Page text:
From the CTUIR Vocational Rehabilitation Program
On June 2, Vocational Rehabilitation turned 100 years old. President Woodrow Wilson signed into law the Smith-Fess Act of 1920, which established the first federally funded program to assist people with disabilities who had not acquired their disabilities as a result of serving in the military.
During the last four decades, more than 83 Tribal Vocational Rehabilitation (TVR) programs have been created.
The Confederated Tribes of the Umatilla Indian Reservation (CTUIR) have been offering vocational rehabilitation services since 2010.
The CTUIR’s tribal program will celebrate the 100th birthday in October during Disabilities Awareness Month and staff is inviting the community to attend when the time and date are set.
Susie Calhoun, program manager, has been with the program “since inception.”
“We started from scratch. We didn’t have a form, we didn’t have anything, and we’ve been working with our participants on reaching their employment goals ever since Oct. 1, 2010.”
During that time, the program has served 200 people, according to Calhoun. The program serves tribal members from any federally recognized tribe living on or near the Umatilla Indian Reservation, and refers unenrolled Indians and non-Indians with a “warm hand off” to state and local partner organization such as the State of Oregon Vocational Rehabilitation.
When participants “walk through the door,” they meet with program staff – Calhoun, Janine Winn and Joanna Malumaleumu – and collaboratively develop an Individual Plan of Employment (IPE).
Calhoun says they aren’t “cookie cutter” or “one-size-fits-all” plans.
“If you want to be employed by the Tribe and you don’t even have a GED, there are steps you take to get there. Each individual we work with makes the choice of what they are willing to do as we prepare their Individual Plan of Employment,” but each person is on an employment path with the program, Calhoun said.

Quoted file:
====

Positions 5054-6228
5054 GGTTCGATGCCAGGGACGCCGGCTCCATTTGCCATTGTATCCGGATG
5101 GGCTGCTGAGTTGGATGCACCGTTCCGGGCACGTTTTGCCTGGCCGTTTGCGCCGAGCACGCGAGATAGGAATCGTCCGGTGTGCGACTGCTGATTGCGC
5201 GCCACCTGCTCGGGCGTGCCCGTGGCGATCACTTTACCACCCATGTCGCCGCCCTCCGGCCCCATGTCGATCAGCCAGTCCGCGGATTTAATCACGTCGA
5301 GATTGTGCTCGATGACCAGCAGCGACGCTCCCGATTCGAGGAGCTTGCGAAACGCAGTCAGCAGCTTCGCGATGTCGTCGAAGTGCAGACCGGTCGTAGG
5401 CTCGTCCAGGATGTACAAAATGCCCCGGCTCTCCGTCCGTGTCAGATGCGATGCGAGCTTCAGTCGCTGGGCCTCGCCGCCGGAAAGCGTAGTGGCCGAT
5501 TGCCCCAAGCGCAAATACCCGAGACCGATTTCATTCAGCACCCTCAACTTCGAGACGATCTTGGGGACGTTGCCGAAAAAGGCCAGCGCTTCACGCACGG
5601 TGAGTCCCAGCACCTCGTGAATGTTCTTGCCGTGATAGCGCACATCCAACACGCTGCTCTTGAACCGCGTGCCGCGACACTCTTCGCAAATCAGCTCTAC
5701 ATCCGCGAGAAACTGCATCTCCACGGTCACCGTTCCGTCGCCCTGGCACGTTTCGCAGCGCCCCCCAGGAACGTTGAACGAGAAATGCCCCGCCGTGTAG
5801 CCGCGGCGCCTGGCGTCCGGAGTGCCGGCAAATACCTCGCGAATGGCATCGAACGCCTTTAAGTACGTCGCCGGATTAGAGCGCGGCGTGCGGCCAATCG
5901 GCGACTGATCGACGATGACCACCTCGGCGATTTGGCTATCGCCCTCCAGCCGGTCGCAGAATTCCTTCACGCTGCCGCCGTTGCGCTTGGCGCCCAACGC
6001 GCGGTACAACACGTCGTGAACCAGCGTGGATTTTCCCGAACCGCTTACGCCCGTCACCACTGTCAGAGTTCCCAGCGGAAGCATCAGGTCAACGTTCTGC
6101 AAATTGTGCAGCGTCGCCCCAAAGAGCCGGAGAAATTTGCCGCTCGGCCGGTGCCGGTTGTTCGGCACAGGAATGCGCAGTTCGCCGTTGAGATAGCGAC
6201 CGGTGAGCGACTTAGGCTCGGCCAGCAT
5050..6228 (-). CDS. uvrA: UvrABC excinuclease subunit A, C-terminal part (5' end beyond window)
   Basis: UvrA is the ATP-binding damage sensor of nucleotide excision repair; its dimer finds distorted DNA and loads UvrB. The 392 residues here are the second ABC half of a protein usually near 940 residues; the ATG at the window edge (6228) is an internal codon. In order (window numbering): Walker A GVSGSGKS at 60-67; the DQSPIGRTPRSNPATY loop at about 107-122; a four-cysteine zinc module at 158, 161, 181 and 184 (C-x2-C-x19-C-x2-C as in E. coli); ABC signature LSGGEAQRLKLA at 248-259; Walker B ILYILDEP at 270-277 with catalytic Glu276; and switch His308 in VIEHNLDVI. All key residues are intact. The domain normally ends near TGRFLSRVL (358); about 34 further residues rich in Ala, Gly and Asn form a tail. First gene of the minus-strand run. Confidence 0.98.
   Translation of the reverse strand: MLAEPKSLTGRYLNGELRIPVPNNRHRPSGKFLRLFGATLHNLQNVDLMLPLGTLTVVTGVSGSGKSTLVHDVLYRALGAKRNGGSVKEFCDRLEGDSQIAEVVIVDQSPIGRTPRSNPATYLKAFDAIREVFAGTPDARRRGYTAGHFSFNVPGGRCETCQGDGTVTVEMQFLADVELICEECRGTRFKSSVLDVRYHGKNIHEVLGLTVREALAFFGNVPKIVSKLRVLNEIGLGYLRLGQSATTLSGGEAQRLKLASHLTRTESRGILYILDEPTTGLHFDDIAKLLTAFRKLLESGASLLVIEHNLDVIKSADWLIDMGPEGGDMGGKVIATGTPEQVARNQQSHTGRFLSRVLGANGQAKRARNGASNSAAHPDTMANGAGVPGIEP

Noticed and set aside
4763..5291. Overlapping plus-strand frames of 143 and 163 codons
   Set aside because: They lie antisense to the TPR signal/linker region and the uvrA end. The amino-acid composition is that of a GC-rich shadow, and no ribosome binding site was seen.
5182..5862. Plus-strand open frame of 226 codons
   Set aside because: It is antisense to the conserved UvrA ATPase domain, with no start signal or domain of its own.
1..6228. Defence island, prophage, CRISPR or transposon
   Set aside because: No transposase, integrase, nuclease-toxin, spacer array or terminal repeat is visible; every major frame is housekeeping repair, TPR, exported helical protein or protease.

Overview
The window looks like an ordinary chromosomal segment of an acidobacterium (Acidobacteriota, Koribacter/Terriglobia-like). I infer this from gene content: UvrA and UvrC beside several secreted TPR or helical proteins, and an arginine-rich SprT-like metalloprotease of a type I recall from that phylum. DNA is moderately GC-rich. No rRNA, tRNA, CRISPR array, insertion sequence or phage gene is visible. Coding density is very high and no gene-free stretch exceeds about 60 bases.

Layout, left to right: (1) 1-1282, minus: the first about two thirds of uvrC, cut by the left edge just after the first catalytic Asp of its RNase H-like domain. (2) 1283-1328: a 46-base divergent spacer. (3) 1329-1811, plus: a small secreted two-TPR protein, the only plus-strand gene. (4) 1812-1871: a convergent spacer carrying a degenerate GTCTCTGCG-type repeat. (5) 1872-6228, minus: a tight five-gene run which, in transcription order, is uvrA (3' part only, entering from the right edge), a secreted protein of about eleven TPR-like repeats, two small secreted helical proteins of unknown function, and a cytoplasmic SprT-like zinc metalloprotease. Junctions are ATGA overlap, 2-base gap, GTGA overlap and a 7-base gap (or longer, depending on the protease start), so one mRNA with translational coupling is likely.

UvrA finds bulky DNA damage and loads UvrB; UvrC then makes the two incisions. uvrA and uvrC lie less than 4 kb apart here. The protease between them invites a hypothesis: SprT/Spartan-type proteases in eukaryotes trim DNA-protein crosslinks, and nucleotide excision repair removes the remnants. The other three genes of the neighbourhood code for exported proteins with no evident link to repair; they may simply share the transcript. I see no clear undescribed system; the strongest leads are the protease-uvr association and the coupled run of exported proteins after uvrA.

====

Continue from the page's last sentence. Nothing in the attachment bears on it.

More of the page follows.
Creating the IPE takes as much or as little time as needed.
“It is a one-on-one and intensive process looking at what the best fit for that person is. We do assessments and lots of exploration with people, but it all comes back to them and their choice of how to meet their goal. Then how to achieve this gaining or using their skills and abilities for the job they are seeking,” Calhoun said.
One participant may focus on their health and wellness and discover they needed glasses, while another participant may want to start their own business.
“We meet the unmet needs of people, and sometimes they don’t even know they have a disability – because we don’t see people through their disability, we see the person and their abilities and partner with them to work on their employment goals,” Calhoun said.
When the program isn’t the right fit or it isn’t the right time, that’s okay too.
“We’ve had a few people come in and start the process and decided they just weren’t ready or going to go to work, so they opted out and that’s fine. We always tell them the door is open.”
For more information or to schedule an intake, email email@example.com.